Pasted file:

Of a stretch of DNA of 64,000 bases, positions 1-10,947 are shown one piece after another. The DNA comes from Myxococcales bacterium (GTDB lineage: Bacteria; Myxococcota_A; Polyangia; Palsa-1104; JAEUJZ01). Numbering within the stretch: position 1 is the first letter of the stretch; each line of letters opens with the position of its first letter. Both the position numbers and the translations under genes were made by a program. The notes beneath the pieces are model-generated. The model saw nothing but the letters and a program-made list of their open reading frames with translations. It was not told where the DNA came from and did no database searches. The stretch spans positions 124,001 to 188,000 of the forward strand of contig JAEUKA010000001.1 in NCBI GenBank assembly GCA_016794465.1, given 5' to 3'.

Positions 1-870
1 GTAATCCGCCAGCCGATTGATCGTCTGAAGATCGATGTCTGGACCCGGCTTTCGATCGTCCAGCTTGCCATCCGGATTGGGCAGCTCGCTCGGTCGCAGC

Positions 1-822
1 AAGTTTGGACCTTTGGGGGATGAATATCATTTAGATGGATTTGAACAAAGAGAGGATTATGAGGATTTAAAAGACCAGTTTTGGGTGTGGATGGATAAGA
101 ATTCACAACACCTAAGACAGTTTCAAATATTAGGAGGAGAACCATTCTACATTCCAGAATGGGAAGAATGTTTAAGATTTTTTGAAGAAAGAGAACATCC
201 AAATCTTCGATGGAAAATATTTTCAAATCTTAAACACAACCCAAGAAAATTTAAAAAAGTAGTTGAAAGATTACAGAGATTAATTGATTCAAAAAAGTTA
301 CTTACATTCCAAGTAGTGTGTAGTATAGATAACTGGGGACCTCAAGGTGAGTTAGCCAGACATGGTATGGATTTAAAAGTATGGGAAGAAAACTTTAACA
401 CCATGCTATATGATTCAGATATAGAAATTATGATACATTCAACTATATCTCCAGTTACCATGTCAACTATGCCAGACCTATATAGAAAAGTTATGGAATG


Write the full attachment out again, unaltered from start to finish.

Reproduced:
Of a stretch of DNA of 64,000 bases, positions 1-10,947 are shown one piece after another. The DNA comes from Myxococcales bacterium (GTDB lineage: Bacteria; Myxococcota_A; Polyangia; Palsa-1104; JAEUJZ01). Numbering within the stretch: position 1 is the first letter of the stretch; each line of letters opens with the position of its first letter. Both the position numbers and the translations under genes were made by a program. The notes beneath the pieces are model-generated. The model saw nothing but the letters and a program-made list of their open reading frames with translations. It was not told where the DNA came from and did no database searches. The stretch spans positions 124,001 to 188,000 of the forward strand of contig JAEUKA010000001.1 in NCBI GenBank assembly GCA_016794465.1, given 5' to 3'.

Positions 1-870
1 GTAATCCGCCAGCCGATTGATCGTCTGAAGATCGATGTCTGGACCCGGCTTTCGATCGTCCAGCTTGCCATCCGGATTGGGCAGCTCGCTCGGTCGCAGC

Positions 1-822
1 AAGTTTGGACCTTTGGGGGATGAATATCATTTAGATGGATTTGAACAAAGAGAGGATTATGAGGATTTAAAAGACCAGTTTTGGGTGTGGATGGATAAGA
101 ATTCACAACACCTAAGACAGTTTCAAATATTAGGAGGAGAACCATTCTACATTCCAGAATGGGAAGAATGTTTAAGATTTTTTGAAGAAAGAGAACATCC
201 AAATCTTCGATGGAAAATATTTTCAAATCTTAAACACAACCCAAGAAAATTTAAAAAAGTAGTTGAAAGATTACAGAGATTAATTGATTCAAAAAAGTTA
301 CTTACATTCCAAGTAGTGTGTAGTATAGATAACTGGGGACCTCAAGGTGAGTTAGCCAGACATGGTATGGATTTAAAAGTATGGGAAGAAAACTTTAACA
401 CCATGCTATATGATTCAGATATAGAAATTATGATACATTCAACTATATCTCCAGTTACCATGTCAACTATGCCAGACCTATATAGAAAAGTTATGGAATG